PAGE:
In all truth, I didn’t begin my career with the intention of working as a textile/fiber artist; I began as an artist who worked with earth, plants, and land. I began my artistic work with land art and landscape architecture. My work centered on conversations with ideas of a place (site specific constructions), and work that enfolded materials such as dirt, wood, clay, and, importantly, plants as gardens, crops, or wild habitat. I sought to explore and describe concepts of wilderness and waterways – as well as ideas of toxicity inflected on the earth, mothering and nurturing, as well as growth and caretaking more broadly.
However, in 2011, I began exhibiting work inspired by author Patricia Eakins’s story “The Hungry Girls.” I am drawn to experimentation and play – therefore, I responded to this project with the desire to pursue new directions and make work that was intentionally studio driven, “indoor gallery art.”
These installations profoundly changed the direction and materials of my work. “The Hungry Girls” is a fable of the grotesque: in their insatiable hunger, girls consume everything in sight, including dirt (a strong connection for me), and once pregnant, the daughters they carry eat their mothers from the inside out. In the story the girls fight over a nightgown, and this garment became the focus of my work. I made a series of nine 10’ tall dresses to represent the Hungry Girls, rendered from raw Navajo Churro fleeces nuno-felted into cloth. I manipulated each giant dress with markings of dirt, rips, cuts, and exaggerated hand stitching, which attempts to repair the gashes. I wanted the fabrication of these dresses to bear the description of the women’s wild and insatiable condition. For one dress, I followed an impulse to cut the dress in half vertically and suspended the two halves with just a small slit of space between them. The effect was a startling allusion to childbirth and its violence.
I first heard the story of “The Hungry Girls” when I was very pregnant with my first child. What stayed with me was the fact that, like these famished, pregnant women, I was not in control of what was happening to me or to my body in my pregnancy. In pregnancy, deeper, primal forces are in control as opposed to our conscious will. Pregnancy, that is, the gestation of new life is primal and biological, durational and utterly uncontrollable.
Markings on cloth to describe conditions are an important gesture in my work. In lessons culled from pregnancy and motherhood, I have learned I can let go total control of my artistic process and engage the natural world to participate in a new way: I have come to think of the earth, and specifically the rivers and watersheds of Minnesota, as my collaborators. In this collaboration, like motherhood, I must embrace fully the primal, biological, durational, and uncontrollable aspects of making and, instead, engage instinct.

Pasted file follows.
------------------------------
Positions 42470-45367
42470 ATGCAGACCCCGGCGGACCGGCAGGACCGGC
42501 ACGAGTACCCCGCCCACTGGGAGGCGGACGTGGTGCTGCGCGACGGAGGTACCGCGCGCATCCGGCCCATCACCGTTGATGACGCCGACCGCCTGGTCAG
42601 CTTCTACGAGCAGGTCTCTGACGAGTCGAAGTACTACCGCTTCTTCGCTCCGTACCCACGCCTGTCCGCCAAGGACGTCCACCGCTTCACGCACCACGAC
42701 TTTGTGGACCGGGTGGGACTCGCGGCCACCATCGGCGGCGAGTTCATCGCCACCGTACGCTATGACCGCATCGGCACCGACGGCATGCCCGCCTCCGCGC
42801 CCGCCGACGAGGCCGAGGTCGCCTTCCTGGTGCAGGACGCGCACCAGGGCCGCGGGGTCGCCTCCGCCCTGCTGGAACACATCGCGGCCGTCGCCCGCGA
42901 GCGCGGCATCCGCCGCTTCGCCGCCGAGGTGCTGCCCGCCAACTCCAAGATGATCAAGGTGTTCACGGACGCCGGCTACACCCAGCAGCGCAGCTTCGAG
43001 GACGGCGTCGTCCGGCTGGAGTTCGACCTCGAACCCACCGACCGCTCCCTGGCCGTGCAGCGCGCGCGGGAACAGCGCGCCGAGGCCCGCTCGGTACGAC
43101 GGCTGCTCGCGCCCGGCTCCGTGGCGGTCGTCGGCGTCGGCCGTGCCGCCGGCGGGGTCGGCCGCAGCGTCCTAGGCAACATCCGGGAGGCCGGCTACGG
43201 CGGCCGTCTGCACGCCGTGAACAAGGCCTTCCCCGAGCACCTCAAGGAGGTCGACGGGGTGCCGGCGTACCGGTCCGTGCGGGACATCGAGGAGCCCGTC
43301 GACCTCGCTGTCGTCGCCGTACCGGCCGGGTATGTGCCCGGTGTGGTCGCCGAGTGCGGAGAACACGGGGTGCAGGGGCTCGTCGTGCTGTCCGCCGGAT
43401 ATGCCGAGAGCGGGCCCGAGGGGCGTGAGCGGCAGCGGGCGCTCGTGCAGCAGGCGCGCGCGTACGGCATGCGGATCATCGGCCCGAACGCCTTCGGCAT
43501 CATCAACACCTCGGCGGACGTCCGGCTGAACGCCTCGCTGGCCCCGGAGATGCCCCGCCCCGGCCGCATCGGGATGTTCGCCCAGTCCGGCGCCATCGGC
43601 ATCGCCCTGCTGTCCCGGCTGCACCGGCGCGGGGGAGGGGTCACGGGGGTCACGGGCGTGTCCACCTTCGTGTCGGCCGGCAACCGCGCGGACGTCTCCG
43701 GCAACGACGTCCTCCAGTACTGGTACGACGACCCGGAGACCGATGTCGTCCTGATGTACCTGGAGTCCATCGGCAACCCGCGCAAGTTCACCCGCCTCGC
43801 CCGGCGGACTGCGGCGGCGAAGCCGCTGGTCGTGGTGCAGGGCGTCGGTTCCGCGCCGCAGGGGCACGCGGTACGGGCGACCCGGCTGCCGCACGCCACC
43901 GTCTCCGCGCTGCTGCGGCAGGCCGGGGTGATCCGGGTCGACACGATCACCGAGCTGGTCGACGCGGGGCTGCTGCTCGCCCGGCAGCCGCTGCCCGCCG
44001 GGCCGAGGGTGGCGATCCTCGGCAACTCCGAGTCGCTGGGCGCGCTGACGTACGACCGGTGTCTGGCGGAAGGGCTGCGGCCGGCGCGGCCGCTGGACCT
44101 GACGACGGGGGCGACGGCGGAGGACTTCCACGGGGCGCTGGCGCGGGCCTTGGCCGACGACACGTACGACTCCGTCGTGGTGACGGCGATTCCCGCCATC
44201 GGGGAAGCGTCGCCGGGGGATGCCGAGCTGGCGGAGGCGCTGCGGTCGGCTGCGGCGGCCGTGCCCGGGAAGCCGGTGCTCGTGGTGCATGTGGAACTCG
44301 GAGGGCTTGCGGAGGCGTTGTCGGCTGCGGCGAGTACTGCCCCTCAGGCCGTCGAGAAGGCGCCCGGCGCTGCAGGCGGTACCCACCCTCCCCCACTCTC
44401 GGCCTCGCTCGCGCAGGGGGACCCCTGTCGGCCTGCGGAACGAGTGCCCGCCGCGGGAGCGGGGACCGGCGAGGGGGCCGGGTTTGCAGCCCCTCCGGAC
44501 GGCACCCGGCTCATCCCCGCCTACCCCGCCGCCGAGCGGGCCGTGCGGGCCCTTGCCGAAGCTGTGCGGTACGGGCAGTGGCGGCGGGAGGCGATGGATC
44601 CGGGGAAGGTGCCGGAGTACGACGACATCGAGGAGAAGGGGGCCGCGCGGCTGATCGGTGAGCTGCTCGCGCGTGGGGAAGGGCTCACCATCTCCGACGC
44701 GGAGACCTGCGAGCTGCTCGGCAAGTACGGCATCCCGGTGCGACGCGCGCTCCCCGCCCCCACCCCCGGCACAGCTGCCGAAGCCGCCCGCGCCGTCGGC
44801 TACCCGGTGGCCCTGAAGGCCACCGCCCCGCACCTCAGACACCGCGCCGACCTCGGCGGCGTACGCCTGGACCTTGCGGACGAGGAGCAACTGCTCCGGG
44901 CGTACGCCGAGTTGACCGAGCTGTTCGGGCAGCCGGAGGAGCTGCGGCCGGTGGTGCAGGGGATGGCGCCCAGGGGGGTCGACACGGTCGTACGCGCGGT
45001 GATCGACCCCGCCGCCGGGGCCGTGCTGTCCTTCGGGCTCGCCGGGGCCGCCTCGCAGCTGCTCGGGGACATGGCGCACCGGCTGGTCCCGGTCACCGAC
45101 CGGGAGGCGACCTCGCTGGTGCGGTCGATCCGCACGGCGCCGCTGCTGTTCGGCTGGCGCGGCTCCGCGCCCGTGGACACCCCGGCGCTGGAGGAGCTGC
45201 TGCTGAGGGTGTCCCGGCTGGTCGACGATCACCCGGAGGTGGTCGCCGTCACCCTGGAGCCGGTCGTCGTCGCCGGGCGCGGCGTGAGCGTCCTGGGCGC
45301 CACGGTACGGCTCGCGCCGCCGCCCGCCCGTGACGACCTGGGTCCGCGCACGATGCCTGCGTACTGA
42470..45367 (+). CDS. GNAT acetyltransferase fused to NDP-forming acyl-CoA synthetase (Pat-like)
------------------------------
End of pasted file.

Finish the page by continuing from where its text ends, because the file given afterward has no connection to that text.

I create assemblages from silk that has been stained with waterway sediments. For my textile abstractions, I leave silk to soak (for weeks, months, or years) in the waters, mud, and sediments of rivers, lakes, and bogs throughout Minnesota. Sediments carried in the waters of these locations dye the silk and imbue the cloth with many types of startling markings. After I retrieve the silk, I cut it and place the cut shapes into patterns, which I join together with wax to preserve and transform the silk into skin-like, large-scale, cloth assemblages. As an abstractionist, my hope is that the organic shapes, earth colors, stains, and textures of my assemblages evoke a strong sense of place as well as the movement and condition of water and time.
Most recently, the idea of history in water has been a strong theme in my work. In 2018, I worked alongside St. Croix Watershed Research Station scientists. Their sediment collecting gathers hundreds of years of lake-bottom mud, and in this, my assemblages have sought to represent the form of the diatom, a single-celled algae, which the scientists recover from long ago and “resurrect” in order to study the effects of our devastating climate change.
In my work’s interests in time, water, birth, history, dirt, and life-cycles, the markings, colors, textures, and deteriorations made by water on the cloth that I soak in Minnesota watersheds not only intend to make visible the wonder of life hidden within water, but also seek to render visible ways in which our earth has and continues to be damaged by destructive human actions.